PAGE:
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Kymberlie Ingalls is native to the Bay Area in California. She is a pioneer in blogging, having self-published online since 1997. Her style is loose, experimental, and a journey in stream of consciousness. Works include personal essay, prose, short fictional stories, and a memoir in progress. Thank you for taking a moment of your time to visit. Beware of the occasional falling opinions. For editing services: http://www.kymberlieingalls.com/p/editing-services.html

Tuesday, October 4, 2016

The Traveling Soldier


He’s a little shy so she gave him a smile.  He said “Would you mind sittin’ down for a while and talking to me, I’m feeling a little low…”
All of the songs in the world are jumbled in my head right now.  In trying to reign just one out of the clouds, it only makes me feel more lost among them. 
I read a beautiful essay today titled Even Hitler Had a Wife by James DeKoven.  I’d never known of this writer before today but as everything does, his words came along at just a pivotal time. 
I’ve always been drawn to complex women. Intelligent, opinionated, philosophical, not-so-perfect childhoods, maybe a little crazy. They say it’s foolish, even dangerous to date that kind of a woman, but when is it not risky to expose your heart?
These opening lines haunted me, as they strongly resembled my former self.  Age has tamed me in this last third of my life, but at my core I still feel driven to be wanted as that girl.  The wild, complex, free-reign one who reveled in being so misunderstood. 
Today I’m chatting with three lovely bartenders about their day as I try to examine my life over a mountain of shellfish and butter drenched biscuits.  Times have changed.
My priorities have shifted.  I need to feel desired by men for my soul rather than crazy sex fantasies in the minds of wayward boys.  I want women to relate to me as a companion and not be seen as competition.  The meaning of life comes to me in the smallest and most gigantic of ways.  I am a fool to walk blindly through the songs and not listen to the words. 
This past week has been tremendously emotional.  On Thursday, I was breaking down, unable to sleep for days in a row and quite worried about my state of mind.  My husband listened with a measured ear to my tearful confessions that I was teetering on an edge.  Then Friday brought me a day long conversation with a handsome man that went long into the evening.  It was the most meaningful dialogue I’d had in some time and filled a cavern in me that had been growing wider in the lonely nights.  Saturday, I had to put on my in-charge mask as I encouraged leadership in others by playing strong and relating my own experiences.  As I tried to come down from that, I allowed myself a short time away from the world in hopes of short-term repair.  By the time Sunday came to deliver some heavy news, I was done.  My head was preoccupied with just everything. 

This wonderful new friend I had the hope of knowing and spending time with had received news that he was being transferred way to the other side of the country.  He is a military man, and our talks had been engaging on so many levels.  We both shared a love of comedy, of theatre, and long, frank conversations.  Roger is my best companion, but we all need to have our independence and outer influences.  Having lost so many of my closest friends, I’d been craving someone to come along with whom I could just be.  It is rare to find someone who demands nothing, wants everything, and will never ask for anything I’m not ready to give.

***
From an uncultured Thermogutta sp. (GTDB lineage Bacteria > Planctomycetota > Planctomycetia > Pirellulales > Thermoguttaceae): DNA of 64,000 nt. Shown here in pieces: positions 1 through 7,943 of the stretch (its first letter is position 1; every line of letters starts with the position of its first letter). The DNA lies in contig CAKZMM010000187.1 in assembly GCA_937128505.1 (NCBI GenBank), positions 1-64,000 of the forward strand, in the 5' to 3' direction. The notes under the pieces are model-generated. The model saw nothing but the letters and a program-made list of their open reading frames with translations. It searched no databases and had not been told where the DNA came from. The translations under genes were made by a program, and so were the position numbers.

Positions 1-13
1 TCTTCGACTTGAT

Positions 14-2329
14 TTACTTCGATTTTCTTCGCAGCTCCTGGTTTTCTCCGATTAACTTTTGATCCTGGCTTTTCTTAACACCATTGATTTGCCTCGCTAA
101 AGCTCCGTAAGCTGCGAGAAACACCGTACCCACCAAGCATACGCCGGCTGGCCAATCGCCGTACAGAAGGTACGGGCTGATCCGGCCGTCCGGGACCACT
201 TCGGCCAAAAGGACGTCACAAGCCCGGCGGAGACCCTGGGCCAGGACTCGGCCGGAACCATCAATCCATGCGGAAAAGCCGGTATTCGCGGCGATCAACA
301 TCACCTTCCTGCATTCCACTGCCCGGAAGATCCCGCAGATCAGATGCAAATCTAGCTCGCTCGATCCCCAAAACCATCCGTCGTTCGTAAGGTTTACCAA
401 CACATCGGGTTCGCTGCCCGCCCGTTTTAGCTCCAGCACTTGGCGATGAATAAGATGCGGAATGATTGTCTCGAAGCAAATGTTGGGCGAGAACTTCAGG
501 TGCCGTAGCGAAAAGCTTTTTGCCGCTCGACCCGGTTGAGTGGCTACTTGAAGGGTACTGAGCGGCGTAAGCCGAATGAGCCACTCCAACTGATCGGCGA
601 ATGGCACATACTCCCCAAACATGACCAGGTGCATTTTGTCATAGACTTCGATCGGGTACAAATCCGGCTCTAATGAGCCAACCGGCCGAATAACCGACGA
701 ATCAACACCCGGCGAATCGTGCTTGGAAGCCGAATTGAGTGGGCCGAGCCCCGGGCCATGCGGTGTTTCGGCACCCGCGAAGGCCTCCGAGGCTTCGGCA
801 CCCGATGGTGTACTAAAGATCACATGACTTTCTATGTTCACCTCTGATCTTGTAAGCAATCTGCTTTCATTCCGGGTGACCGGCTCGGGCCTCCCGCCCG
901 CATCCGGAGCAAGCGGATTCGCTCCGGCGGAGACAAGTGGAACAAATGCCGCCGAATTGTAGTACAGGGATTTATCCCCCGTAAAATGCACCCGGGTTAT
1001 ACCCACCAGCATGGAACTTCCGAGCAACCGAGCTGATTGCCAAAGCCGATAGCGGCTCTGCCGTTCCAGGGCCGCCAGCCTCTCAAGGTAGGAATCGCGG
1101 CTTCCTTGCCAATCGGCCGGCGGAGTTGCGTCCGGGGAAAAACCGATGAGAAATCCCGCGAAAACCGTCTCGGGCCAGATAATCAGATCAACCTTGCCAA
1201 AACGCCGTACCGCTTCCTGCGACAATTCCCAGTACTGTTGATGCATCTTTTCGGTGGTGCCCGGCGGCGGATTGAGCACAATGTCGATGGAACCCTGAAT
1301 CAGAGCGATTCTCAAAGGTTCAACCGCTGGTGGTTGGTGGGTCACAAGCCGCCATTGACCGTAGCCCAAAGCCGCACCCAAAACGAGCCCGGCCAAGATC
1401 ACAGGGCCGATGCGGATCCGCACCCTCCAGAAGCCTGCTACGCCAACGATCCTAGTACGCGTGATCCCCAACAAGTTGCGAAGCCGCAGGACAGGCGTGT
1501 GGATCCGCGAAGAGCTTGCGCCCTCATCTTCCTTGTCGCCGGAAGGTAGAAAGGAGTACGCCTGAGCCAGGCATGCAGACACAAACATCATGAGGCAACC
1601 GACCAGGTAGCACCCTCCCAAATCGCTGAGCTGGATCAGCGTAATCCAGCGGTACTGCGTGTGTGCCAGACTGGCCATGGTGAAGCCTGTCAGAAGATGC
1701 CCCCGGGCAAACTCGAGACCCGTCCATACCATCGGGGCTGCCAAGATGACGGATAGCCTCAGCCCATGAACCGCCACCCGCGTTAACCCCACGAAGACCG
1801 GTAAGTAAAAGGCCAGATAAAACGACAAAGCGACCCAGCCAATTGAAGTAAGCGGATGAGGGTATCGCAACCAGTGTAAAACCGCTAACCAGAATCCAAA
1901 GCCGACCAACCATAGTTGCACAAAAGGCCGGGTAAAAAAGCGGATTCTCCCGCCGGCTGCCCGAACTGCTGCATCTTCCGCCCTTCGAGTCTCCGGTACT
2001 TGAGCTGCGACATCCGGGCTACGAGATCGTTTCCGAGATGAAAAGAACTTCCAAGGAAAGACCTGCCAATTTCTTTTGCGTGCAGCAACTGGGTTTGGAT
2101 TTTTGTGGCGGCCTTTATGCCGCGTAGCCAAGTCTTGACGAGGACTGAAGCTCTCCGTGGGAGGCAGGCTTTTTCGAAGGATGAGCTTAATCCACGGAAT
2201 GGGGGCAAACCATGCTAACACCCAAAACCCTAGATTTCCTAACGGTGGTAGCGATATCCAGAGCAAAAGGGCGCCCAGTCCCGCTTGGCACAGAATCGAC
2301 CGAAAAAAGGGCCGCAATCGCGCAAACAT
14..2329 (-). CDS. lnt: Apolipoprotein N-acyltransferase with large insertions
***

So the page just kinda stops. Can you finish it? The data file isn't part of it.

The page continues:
In telling me that he had to leave, and understanding its impact on someone like myself, he’s shown patience and kept me smiling through the sadness.  He spoke of his self-obligation to do what he needed to do, but the effect it’s kept on his personal life and the love he’s had to leave behind.  “This is the life I lead.  It is what it is.”  I heard in his voice the same notes of loneliness that I often read in my own words.  It’s given me much to think about and has opened up a lot that’s been suppressed for some time.  This connection has taken me to a place I need to return to, but it is a painful place.  It is a stark reminder, however, that it’s okay to be afraid of life sometimes, but we must march forward and feel anything that we need to feel in every moment that we have. 

Pete kept telling me that if he’d known he would be receiving these orders, he would not have initiated this friendship, based upon what of me he knows.  In that, I would have missed out on this profoundly lyrical life moment, and the rarity of being understood.  I don’t know how adept I’ve become at any kind of loss, because I freewheel between detachment and stabbings of hurt, but I’m going to feel this one.  I'm slowly learning, though, the difference between death and distance. 

Songs are meant to be sung; sometimes in our heads when we can’t find the voice to sing out loud.  They surround us like clouds in a sky.  Every once in a blue moon, I have the fortune of reigning one in. 

He said “I bet you got a boyfriend but I don’t care, I got no one to send a letter to.  Would you mind if I sent one back here to you…?”